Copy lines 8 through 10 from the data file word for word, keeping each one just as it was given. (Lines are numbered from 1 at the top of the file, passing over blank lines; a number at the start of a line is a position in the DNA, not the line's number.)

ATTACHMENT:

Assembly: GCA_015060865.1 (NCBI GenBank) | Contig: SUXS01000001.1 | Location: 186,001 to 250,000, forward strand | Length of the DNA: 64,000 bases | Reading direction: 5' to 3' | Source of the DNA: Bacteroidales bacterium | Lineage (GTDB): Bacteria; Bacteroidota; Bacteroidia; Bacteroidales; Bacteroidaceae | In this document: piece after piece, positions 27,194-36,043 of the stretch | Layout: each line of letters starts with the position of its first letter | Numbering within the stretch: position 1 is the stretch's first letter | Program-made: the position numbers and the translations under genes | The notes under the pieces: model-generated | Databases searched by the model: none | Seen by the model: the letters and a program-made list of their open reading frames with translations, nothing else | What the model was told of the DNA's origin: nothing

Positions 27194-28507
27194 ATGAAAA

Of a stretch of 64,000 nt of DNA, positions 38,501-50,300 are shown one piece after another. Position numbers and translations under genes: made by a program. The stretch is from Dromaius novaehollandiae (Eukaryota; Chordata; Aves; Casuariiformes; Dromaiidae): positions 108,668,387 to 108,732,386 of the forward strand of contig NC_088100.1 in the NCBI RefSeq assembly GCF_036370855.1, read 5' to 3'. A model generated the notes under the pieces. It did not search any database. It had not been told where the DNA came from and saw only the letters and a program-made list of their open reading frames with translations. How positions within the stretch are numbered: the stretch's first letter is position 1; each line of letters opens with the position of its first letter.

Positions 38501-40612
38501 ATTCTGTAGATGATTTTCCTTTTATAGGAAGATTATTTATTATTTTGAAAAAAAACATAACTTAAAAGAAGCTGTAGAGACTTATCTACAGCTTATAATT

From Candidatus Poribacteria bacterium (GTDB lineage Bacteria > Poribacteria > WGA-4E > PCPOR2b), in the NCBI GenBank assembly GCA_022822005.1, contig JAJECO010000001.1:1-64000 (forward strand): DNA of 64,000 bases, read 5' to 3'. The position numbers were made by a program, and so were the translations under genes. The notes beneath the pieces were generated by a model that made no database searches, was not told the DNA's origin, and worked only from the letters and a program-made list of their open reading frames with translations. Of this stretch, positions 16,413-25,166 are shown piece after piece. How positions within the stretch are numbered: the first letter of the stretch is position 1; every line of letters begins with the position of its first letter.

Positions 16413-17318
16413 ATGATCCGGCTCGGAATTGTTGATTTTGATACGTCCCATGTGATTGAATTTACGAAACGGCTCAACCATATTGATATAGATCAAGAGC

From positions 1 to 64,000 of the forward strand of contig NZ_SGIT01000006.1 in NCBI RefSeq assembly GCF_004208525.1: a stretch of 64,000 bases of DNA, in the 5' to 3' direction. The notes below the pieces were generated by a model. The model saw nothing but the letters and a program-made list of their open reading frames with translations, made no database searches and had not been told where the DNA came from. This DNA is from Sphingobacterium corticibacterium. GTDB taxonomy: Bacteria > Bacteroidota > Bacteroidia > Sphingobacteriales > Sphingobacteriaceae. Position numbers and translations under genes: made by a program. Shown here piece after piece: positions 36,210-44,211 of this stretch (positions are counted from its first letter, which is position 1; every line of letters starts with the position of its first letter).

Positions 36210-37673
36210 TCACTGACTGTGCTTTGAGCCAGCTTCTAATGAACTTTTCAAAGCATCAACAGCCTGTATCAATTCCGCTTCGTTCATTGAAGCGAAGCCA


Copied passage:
Positions 16413-17318
16413 ATGATCCGGCTCGGAATTGTTGATTTTGATACGTCCCATGTGATTGAATTTACGAAACGGCTCAACCATATTGATATAGATCAAGAGC

From positions 1 to 64,000 of the forward strand of contig NZ_SGIT01000006.1 in NCBI RefSeq assembly GCF_004208525.1: a stretch of 64,000 bases of DNA, in the 5' to 3' direction. The notes below the pieces were generated by a model. The model saw nothing but the letters and a program-made list of their open reading frames with translations, made no database searches and had not been told where the DNA came from. This DNA is from Sphingobacterium corticibacterium. GTDB taxonomy: Bacteria > Bacteroidota > Bacteroidia > Sphingobacteriales > Sphingobacteriaceae. Position numbers and translations under genes: made by a program. Shown here piece after piece: positions 36,210-44,211 of this stretch (positions are counted from its first letter, which is position 1; every line of letters starts with the position of its first letter).